What a pleasant surprise to read your name on this mailing list! :-) How was
the move to Bonn?? I thought I'd let you kow that the folks at USAID Leland
Initiative have put together a guide that makes our UNEVOC leaflet
completely obsolete. It's available in French and in English in HTML for
online browsing, PDF for printing, and can also be ordered (for free?) in
the form of a nicely bound book.
More info and the HTML and PDF versions are here:
It'd be a great resource to mention in the UNEVOC Forum mailing list, or
even in the next UNEVOC newsletter. A link will go on the kabissa website
and in tomorrow's kabissa newsletter mailing list.
Please keep us posted on the seminar for eastern and southern Africa.
Kabissa - A Space on the Internet for the African non-profit sector
From: African Network of IT Experts and Professionals (ANITEP) List
[mailto:[log in to unmask]]On Behalf Of Sabine Ayeh
Sent: 06 April 2000 11:26
To: [log in to unmask]
Subject: Re: Telecenters: Best Practices
We are a Technical and Vocational Education Project of UNESCO, called
UNEVOC, with its Implementation Unit in Berlin, Germany. Since 1993, we
built up a network of up to now 204 TVET-Institutes and institutions
(UNEVOC Centres and Associate Centres) world-wide in more than 180 Member
States of UNESCO.
One of our tasks is to strengthen information exchange and communication
within this network. Therefore, we made efforts to link UNEVOC Centres
(especially in the African Region) to the Internet to facilitate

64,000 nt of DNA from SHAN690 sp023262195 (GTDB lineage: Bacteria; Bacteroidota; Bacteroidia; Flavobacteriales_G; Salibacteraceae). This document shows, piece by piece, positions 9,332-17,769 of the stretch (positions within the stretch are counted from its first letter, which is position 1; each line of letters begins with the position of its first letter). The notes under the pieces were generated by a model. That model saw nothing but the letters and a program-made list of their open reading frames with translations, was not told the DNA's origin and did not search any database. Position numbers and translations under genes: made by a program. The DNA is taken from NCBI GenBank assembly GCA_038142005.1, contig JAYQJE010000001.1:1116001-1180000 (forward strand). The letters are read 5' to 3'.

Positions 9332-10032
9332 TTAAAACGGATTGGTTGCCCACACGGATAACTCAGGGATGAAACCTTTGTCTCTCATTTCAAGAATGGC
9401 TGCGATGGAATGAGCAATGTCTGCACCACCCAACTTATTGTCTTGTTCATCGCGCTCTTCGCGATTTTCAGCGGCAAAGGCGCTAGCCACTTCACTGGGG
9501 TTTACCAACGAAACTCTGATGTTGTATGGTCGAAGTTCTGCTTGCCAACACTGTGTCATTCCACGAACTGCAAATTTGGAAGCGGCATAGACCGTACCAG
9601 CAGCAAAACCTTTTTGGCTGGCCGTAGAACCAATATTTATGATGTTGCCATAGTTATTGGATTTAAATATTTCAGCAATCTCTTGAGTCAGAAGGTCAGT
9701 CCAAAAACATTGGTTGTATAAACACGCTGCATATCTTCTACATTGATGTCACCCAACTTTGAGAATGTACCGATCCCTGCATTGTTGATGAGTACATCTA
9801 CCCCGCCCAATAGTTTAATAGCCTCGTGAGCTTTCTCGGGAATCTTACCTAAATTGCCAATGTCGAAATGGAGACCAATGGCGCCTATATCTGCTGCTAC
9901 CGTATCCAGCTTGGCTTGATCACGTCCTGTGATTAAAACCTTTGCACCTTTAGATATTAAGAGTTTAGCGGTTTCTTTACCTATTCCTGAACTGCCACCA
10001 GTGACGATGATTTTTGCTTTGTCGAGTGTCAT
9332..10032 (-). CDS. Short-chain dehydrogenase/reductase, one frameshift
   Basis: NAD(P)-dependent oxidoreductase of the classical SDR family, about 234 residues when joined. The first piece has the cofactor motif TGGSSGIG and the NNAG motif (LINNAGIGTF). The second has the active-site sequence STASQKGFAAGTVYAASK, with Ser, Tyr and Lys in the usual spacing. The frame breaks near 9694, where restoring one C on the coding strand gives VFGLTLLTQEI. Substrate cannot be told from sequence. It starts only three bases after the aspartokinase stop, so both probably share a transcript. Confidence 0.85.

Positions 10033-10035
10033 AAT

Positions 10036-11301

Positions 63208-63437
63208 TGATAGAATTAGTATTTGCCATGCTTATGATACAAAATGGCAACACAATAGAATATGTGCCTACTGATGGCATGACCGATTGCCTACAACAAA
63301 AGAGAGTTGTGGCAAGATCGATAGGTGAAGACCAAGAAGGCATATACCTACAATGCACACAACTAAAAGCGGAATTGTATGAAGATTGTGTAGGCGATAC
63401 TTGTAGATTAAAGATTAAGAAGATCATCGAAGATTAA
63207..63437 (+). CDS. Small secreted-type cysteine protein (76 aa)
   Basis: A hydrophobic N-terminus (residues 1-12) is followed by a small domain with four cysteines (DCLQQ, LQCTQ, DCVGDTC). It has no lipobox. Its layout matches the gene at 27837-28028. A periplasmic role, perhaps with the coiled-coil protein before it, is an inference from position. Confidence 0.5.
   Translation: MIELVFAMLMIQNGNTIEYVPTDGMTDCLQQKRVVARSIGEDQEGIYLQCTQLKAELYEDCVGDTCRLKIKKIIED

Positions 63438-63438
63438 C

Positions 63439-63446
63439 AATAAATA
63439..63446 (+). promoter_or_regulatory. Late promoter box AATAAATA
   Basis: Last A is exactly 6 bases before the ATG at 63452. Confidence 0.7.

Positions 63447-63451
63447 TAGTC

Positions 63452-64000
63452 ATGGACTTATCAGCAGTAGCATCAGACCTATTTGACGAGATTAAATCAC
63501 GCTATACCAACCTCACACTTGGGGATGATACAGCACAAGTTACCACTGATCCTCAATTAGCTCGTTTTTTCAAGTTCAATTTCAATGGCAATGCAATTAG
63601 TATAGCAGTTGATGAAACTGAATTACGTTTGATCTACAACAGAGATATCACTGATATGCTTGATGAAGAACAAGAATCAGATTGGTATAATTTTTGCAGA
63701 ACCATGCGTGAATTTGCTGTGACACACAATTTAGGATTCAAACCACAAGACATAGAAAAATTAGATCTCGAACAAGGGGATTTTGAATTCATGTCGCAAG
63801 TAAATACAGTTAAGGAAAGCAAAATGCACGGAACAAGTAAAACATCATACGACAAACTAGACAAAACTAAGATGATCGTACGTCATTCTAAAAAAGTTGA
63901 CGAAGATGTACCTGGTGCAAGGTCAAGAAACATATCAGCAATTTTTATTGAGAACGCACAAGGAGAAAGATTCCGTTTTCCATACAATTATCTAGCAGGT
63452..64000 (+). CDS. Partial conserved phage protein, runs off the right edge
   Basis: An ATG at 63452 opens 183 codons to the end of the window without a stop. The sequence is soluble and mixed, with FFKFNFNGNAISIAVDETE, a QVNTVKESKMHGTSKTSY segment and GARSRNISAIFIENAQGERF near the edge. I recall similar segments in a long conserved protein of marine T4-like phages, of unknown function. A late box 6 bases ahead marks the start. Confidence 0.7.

communication via e-mail.
In 1997, we held a seminar in Benin for UNEVOC Centres of Westafrican
Countries. The outcome has been a paper which can be downloaded in pdf from
our website: www.unevoc.de\publications\public11.htm
"Internet in the UNEVOC Network: Information for UNEVOC Centres"
Actually, we are planning a similar seminar for UNEVOC Centres of Eastern
and Southern African Countries.
You can juge whether this information could be useful for the
USAID-contractor. Please feel free to forward it.
With best regards,
Programme Assistant, UNESCO-UNEVOC Berlin
[log in to unmask]
----- Original Message -----
From: Jeffrey Cochrane <[log in to unmask]>
To: <[log in to unmask]>
Sent: Wednesday, April 05, 2000 2:09 PM
Subject: Telecenters: Best Practices
I've been approached by a USAID contractor wanting to
know of examples where Internet access (in whatever form)
has been made accessible to people in Africa through
special small projects. The interest is in people who would
otherwise not have had access.
My impression is that this contractor will want to visit some
of these projects, and then report to USAID on the types of
projects that the Agency ought to be funding.
If you know of specific projects you think USAID ought to
be looking at, do send me the name of a contact person,
email address, location, and a brief description (a paragraph
will do at this point, as anything longer probably won't get
I'd suggest we be a bit creative about this. There are of
course the traditional donor-funded projects of various
types, which participants at a recent forum in Addis
suggested are rarely sustainable. Then there are "projects"
that take the form of individual enterprises, commercial or
not, for profit or not. Maybe there are other "models" or
ways of thinking about Internet access that donors don't
usually consider. Maybe donor support need not always be
direct support for equipment or infrastructure, but instead
might be in the area of policy reform. Maybe a donor
shouldn't always support the access provider itself, but
should funnel its program partners in the direction of the
access provider instead of funding separate access.
Jeff @ Nairobi
Information and Communication Technology Programs
Tel +254 (2) 862400 x2762
Email [log in to unmask] (preferred)
Email [log in to unmask]
PO Box 30261